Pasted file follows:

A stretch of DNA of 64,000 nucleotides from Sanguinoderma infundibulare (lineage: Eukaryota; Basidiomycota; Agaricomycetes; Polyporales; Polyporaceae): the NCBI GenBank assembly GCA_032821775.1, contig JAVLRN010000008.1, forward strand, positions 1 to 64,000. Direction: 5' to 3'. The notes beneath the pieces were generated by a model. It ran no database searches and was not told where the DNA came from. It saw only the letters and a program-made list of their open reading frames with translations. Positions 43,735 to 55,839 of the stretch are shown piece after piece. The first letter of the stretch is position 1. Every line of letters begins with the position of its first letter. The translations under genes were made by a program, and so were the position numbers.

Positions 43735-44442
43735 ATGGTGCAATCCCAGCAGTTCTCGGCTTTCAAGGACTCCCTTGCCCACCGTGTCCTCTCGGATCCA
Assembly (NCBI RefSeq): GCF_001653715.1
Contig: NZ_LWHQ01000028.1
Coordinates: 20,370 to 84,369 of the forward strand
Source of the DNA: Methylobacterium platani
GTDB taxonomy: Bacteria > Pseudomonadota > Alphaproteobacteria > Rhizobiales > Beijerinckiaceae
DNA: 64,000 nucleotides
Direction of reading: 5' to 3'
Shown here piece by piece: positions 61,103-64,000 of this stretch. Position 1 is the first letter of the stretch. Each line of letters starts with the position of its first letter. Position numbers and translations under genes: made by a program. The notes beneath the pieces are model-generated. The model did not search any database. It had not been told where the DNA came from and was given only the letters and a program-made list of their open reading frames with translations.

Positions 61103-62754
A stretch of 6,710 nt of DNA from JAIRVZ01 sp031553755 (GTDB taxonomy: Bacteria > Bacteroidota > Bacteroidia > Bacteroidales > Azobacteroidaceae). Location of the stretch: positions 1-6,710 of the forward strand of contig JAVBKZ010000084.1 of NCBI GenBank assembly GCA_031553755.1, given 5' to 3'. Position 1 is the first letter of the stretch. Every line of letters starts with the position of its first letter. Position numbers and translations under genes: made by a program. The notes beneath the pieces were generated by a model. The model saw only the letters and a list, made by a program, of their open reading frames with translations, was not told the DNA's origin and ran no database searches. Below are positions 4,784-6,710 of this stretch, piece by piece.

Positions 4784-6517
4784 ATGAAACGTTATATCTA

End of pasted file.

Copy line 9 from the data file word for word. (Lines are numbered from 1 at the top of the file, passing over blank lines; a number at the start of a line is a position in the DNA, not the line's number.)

DNA: 64,000 nucleotides